Eighty years ago today…

On April 7, 1933, the grandparents, uncle and one cousin of a Russian boy named Pavel Morozov were shot for his murder. And that’s just about the only thing we know for sure about this case, which I think is a fascinating one, particularly for those interested in Stalin’s Russia. Not so much the murder itself, but what resulted from it.

I worked really hard on this Executed Today entry. I actually started writing it eighteen months ago, back in October/November 2011. You’ll recall that in this entry I talked about a “writing project” I’d been working on:

I discovered I’d apparently tried to work on it after I took the pills: there were pages and pages of complete gibberish. I couldn’t make any sense of it and wound up having to rewrite it all.

Well, this entry was the writing project I’d been working on when I had that crisis that left me with a scar on my hand and a story. I actually completely rewrote the entry twice. The first time was because I’d messed it all up as explained above. The second time was after I read Catriona Kelly’s book (I wrote my first draft of the Morozov entry having read only Druzhnikov’s book) and realized I had to do some serious re-thinking. It’s an unbelievably complicated story and Kelly had such different conclusions than Druzhnikov.

Anyway, I think the entry turned out very well. In addition to all the work I put into it, the Headsman (the guy who runs the Executed Today blog) made some minor edits of his own, mostly making the writing clearer and cleaner. I’m proud of the results here; I think I told Pavlik’s story as thoroughly and succinctly as I could.

Got this email this morning

From one Детей Украина Поиск:

Hi, I volunteer organization “Search for missing children,” we are looking for missing children in countries such as Russia, Ukraine, Belarus and Kazakhstan. Some of our children aged 1 to 5 years are disappearing without a trace. We think that some of them could be taken abroad. We would like to appeal to you to put your photo of these children. If you need help from our organization, we also can help you.
We kindly ask for your help in finding the little Russian boy Maksim Korolev. He was born in 2006 and disappeared in December 8, 2010 in Urupiskiy district of the Volgograd region.
The kid went for a walk and disappeared, his footprints were broken at the side of the road.
The search for the four-year-old Maksim had failed – his whereabouts are still unknown.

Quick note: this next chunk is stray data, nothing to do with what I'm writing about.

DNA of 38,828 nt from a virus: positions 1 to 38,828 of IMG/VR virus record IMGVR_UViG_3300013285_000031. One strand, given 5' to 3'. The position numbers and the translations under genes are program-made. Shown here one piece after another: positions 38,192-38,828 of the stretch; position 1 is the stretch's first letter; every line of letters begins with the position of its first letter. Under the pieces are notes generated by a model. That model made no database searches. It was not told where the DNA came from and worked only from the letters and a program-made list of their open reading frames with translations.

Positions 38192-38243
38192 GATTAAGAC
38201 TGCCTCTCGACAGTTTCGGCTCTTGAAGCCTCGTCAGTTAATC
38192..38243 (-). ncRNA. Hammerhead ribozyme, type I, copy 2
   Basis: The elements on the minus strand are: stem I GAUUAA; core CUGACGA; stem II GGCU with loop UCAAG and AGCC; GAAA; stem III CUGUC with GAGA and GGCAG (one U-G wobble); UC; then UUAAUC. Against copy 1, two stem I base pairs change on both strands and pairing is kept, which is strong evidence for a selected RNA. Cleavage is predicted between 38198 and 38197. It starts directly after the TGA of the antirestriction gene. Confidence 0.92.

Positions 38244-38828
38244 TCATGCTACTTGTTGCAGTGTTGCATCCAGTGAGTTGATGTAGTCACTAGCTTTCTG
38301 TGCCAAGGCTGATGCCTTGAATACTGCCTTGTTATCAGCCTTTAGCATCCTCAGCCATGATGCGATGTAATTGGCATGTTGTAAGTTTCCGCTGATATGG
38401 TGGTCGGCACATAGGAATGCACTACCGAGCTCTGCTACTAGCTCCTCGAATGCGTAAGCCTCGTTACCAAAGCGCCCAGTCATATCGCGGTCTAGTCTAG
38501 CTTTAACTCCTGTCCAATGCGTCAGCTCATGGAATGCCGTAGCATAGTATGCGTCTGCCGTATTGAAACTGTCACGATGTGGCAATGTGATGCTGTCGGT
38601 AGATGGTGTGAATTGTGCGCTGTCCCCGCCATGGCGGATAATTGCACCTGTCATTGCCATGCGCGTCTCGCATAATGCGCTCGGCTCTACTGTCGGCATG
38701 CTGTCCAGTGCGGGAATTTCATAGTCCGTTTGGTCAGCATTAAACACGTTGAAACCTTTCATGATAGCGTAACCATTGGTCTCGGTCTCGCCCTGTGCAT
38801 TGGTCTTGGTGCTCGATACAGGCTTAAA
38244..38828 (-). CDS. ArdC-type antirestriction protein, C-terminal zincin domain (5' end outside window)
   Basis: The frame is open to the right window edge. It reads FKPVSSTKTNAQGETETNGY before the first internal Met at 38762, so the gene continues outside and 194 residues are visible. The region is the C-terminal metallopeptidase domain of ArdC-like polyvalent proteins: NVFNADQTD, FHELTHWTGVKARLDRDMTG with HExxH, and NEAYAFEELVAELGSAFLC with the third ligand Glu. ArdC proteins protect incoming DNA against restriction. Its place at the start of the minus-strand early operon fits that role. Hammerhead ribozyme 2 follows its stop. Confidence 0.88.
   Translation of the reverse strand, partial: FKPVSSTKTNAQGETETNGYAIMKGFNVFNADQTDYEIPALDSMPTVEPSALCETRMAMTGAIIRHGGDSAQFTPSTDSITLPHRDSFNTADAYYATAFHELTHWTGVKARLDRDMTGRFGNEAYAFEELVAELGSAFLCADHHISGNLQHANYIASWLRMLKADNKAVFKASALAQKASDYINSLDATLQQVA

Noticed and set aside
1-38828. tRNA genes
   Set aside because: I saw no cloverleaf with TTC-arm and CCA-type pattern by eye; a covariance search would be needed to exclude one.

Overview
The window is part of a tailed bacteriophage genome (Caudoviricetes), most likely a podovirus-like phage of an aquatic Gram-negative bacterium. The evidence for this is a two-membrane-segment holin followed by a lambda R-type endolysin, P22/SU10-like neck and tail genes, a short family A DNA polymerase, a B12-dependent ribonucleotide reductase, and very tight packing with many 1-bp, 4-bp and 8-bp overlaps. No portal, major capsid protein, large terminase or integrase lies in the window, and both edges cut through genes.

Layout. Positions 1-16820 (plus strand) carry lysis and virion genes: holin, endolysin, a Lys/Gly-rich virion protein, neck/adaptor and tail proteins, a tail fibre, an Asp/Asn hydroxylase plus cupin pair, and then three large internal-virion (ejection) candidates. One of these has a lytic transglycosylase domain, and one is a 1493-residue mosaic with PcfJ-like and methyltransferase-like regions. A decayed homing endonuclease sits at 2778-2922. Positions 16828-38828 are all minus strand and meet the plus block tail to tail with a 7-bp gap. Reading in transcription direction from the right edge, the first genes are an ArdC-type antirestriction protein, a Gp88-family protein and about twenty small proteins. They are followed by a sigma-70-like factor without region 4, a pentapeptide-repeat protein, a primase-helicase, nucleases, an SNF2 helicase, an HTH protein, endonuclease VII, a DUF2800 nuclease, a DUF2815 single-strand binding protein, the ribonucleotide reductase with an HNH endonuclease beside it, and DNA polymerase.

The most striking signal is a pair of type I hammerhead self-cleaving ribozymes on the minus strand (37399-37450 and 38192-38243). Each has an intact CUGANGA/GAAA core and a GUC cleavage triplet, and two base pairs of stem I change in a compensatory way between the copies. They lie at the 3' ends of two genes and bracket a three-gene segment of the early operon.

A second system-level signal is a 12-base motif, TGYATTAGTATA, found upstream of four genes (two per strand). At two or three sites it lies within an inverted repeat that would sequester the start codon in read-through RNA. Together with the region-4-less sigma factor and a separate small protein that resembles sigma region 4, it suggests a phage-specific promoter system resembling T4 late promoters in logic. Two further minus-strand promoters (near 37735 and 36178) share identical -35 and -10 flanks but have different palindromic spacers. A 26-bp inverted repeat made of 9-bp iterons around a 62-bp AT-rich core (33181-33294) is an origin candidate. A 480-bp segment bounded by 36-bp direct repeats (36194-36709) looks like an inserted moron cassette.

We believe that Maxim could be taken out from the Russian Federation.
Signs of a missing child: has 5 years look, growth of 95-110 cm, medium build, oval face, light brown hair, blue eyes.
Special features: has a scar.
For information which will help to find missing child is announced reward.

A beautiful kid. Reminds me a little of the Ben Needham case.

Ildar Gazizulin identified

According to this brief article from a Russian newspaper (it’s in English), the police have identified the body of Ildar Gazizulin, a 39-year-old Russian national who disappeared from Brooklyn almost two years ago. He had been living in the United States since 1992.

The article reveals frustratingly little: not when they found his body, or when he died or how or under what circumstances. I can’t find any other articles about it either. Splerd.

The Romanov children identified

The bodies of the lost children of the Czar Nicholas II of Russia have been identified through DNA testing. They were found in 2007, and there was never any doubt that it was them, but now it’s confirmed.

Nicholas II, his wife the Czarina Alexandra, and their five children, Olga, Tatiana, Maria, Anastasia and Alexei, were assassinated by Russian revolutionaries in 1918. Most of the bodies were located, but the youngest two, 17-year-old Anastasia and 13-year-old Alexei, were missing for nearly a century. I remember the day I heard the two children’s bodies had been found. I got very excited. I’m very interested in history in general and the Czar’s lost children are a famous historical mystery. One woman who called herself Anna Anderson popped up claiming she was Anastasia and had escaped the execution. She managed to convince a lot of people. I’ve seen pictures and the resemblance was striking, but I think mainly it was that people wanted Anastasia to have survived, because she was young and beautiful and innocent and they didn’t want to face the cold hard fact of her murder. (And also, it made for a terrific story.) After her death, DNA tests proved Anna Anderson wasn’t a Romanov.

Those children were killed simply because they happened to be born in the wrong family at the wrong time in history. I hope now they can be buried in a proper grave with their parents and sisters and will rest in peace.

I have a beautiful and haunting song called “Anastasia” which is about Anastasia Romanov, but parts of it could speak for the loved ones of all missing people:

I kept your room just how you left it
There’s not a toy out of place
Just in case the fates are kind and you come back someday
I don’t want to live without my little Anastasia